I mentioned a few weeks ago how my childhood Christmases have been categorized as being of the “Norman Rockwell” variety.
I did grow up enjoying idyllic holidays. Year after year we would sing as a family around the Christmas tree or sit on the hearth in front of a blazing fire watching holiday movies together – the house filled with delicious smells and festive decor. For me, Christmas lived up to the lyrics purporting It’s the most wonderful time of the year.
But there was one very sad Christmas, and it has informed the way I view the holidays and the emotional impacts on those suffering a loss or enduring hardship. Because, quite frankly, Christmas can be the most difficult time of the year.
I was almost 12 years old. I remember exactly what I was doing that December afternoon – watching an episode of the soap opera Passions (not a sanctioned TV show for the daughter of a Baptist minister; DO NOT TELL MY PARENTS).
The phone rang.
I was home alone with my brother who was sleeping; he had just been diagnosed with mononucleosis, which explained his unrelenting fatigue. I kidded him about this endlessly, joking it was from having a girlfriend (mono often being called “the kissing disease”). I had gone so far as to cut paper lips out of red construction paper; I had taped them all over his bedroom door before he arrived home from university.
When I answered the phone, I was devastated to learn one of my sisters had gone into pre-term labour.
This was in an era without cell phones and I wasn’t able to tell my parents until they called to say they were coming home from work.
I woke up my brother.
I remember Amy Grant’s version of My Grownup Christmas List playing on the radio.
I remember crying.
I remember the supper we ate that night: broiled pork chops, whipped potatoes, and peas. I remember everything tasted like sawdust.
I remember getting into the car to drive to the hospital in a blizzard; watching the snow hit the windshield, it felt like we were driving through a snow globe. The giant hill leading up to the hospital was treacherous. The minister coming to visit my family couldn’t get his car up the hill – he kept sliding back to the bottom. Eventually, he gave up and parked his car at the base of the hill, and simply walked the rest of the way.
My infant nephew didn’t survive, stillborn just a few days before Christmas.
I remember going to my sister’s home while she and her husband were still in the hospital. The crib was set up in the nursery with homemade blankets hanging over the side. There were presents under the tree for the baby-to-be.
Christmas Day that year was gorgeous – crisp and cold with a perfect white blanket of snow. I remember leaving the house to go for a walk through unplowed streets while arrangements were being made with the funeral home. On Christmas Day.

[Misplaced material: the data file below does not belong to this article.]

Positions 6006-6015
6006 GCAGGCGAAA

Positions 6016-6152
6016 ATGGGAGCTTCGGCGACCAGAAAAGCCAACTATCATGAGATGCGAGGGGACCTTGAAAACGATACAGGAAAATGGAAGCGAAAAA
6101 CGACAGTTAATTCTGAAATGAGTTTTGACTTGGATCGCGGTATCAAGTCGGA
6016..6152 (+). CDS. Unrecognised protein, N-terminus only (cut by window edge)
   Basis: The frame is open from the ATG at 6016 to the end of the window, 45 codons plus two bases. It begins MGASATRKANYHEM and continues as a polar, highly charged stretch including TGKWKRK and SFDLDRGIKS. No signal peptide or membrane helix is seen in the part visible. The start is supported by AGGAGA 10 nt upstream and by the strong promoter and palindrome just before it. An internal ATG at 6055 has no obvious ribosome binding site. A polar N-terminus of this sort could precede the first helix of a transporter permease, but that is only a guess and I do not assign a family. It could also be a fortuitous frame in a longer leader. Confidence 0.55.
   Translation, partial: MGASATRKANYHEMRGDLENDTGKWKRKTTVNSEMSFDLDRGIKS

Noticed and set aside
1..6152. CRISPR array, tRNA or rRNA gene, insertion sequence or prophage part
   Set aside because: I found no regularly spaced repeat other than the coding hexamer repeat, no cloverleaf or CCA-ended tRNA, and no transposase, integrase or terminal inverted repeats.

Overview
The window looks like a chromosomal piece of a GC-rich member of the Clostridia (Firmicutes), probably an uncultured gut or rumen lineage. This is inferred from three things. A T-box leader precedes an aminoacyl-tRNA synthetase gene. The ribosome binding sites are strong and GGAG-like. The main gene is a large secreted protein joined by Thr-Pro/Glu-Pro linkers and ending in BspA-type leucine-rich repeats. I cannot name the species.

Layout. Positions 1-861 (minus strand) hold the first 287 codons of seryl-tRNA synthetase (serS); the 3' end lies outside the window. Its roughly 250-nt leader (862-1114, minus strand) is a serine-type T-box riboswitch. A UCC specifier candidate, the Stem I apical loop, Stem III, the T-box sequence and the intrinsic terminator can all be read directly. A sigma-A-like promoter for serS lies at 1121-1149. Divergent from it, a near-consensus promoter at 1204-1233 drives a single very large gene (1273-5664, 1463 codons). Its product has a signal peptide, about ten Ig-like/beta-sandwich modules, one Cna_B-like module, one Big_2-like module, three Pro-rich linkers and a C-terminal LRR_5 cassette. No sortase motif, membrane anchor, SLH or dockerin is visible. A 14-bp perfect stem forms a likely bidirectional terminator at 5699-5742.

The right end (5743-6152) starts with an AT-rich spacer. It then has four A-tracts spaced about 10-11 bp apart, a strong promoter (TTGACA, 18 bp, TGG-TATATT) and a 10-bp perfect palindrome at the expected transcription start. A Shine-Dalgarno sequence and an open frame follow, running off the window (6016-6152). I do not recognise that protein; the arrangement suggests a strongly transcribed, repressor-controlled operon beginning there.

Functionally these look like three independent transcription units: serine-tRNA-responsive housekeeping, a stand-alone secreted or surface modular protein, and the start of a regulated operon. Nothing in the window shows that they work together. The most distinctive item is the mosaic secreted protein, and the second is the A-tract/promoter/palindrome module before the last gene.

This is a tragic story for so many reasons, but the proximity to Christmas makes the rawness of it all even more palpable. Because pain at Christmas is a special kind of pain.
I love posting about cheerful, uplifting holiday topics. Christmas is a time of great hope and joy, especially for those – like me – who celebrate Jesus’ birth and what that means for the future. Yet it can also be a very difficult season.
For those grieving a loss or struggling with unforeseen challenges, battling anxiety, burdened by past trauma, struggling with physical, financial, or relational tensions, or questioning the future, the pain of life has the potential to overshadow everything else.
So this year, as much as we’re able, let’s aim to be kind, mindful, and a true encouragement to those in our lives who might be struggling. Let’s leave our hearts open to meeting people where they’re at – whether that’s a state of joy or grief. Let’s be willing to acknowledge the pain others may be facing and journey with them.
Hard emotions don’t need to be (shouldn’t be!) wrapped up in fancy paper and bows and stuffed under the tree. We don’t have to say: It’s the most wonderful time of the year. Really and truly it’s okay to say: This is hard or I still grieve the passing of a loved one, or I didn’t expect this reality for my life.
There is no expiration date on grief. There is no prize for saying everything is “fine” when, in reality, the opposite is true.
If you are struggling this Christmas, I pray you find peace and comfort; but, also, I hope you recognize that lament and grief have a place at Christmas, too.